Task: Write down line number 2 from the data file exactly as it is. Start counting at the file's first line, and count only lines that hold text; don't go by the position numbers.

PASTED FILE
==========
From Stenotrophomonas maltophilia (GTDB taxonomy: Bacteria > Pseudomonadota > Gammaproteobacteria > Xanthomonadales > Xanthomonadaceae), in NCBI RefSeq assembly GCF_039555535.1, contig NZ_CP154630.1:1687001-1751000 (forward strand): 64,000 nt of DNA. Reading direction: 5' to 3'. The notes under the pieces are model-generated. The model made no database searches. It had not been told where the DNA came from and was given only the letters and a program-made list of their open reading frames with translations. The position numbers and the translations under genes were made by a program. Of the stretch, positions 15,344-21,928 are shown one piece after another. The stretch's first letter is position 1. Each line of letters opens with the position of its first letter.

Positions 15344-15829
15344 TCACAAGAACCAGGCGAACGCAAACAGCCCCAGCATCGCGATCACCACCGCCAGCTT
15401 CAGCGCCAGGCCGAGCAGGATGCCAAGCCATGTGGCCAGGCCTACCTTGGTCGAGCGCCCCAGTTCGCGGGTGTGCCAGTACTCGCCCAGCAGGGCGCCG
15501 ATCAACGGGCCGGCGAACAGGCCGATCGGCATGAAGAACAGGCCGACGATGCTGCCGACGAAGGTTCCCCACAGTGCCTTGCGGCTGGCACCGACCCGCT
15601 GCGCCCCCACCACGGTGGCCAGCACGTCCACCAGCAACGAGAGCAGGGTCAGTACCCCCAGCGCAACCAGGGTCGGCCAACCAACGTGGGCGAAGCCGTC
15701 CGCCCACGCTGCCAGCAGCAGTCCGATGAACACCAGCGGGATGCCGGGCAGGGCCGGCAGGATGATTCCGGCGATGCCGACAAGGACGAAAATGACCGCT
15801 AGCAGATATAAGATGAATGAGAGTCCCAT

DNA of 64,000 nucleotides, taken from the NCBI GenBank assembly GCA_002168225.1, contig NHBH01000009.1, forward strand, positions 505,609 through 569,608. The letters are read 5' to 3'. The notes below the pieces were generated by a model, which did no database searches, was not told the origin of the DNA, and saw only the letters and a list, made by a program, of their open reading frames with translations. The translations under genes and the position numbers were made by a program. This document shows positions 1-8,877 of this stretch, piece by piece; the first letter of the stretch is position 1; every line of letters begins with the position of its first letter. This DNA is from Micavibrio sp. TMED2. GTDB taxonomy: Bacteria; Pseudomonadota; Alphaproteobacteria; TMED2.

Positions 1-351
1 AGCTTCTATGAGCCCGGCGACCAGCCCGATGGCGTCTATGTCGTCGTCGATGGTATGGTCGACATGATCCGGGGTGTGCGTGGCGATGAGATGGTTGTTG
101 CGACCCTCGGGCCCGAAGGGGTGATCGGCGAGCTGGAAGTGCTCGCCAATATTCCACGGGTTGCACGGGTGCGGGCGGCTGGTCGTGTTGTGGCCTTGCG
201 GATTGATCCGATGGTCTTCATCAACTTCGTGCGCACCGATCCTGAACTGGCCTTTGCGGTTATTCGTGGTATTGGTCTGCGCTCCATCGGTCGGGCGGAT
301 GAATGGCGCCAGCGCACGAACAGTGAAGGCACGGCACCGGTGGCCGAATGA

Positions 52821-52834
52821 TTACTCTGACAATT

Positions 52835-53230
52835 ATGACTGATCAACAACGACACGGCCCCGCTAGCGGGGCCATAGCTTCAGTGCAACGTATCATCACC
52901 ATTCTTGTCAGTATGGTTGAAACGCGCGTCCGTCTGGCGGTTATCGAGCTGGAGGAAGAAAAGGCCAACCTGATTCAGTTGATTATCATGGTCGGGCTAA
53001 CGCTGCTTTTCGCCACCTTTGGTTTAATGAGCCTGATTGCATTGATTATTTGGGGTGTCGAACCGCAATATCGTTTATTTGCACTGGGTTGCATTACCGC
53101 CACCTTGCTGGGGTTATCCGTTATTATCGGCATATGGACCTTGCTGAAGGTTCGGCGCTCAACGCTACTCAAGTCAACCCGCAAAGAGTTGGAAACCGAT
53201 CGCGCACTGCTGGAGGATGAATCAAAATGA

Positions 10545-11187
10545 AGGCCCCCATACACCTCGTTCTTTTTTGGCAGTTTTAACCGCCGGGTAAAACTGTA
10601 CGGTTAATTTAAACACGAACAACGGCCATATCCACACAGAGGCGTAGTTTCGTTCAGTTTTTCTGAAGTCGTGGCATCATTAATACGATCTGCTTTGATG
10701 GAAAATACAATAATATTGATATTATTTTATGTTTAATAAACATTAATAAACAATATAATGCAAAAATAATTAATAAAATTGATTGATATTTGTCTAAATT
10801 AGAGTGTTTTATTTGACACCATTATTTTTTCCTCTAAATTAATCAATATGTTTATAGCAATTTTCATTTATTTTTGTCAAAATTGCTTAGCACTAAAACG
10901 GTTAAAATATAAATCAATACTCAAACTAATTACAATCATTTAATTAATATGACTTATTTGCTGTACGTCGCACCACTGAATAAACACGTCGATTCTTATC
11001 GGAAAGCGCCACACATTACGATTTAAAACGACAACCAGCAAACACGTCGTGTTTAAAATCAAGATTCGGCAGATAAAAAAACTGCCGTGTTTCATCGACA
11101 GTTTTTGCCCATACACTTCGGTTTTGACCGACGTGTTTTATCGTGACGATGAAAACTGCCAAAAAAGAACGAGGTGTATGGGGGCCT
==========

Positions 15344-15829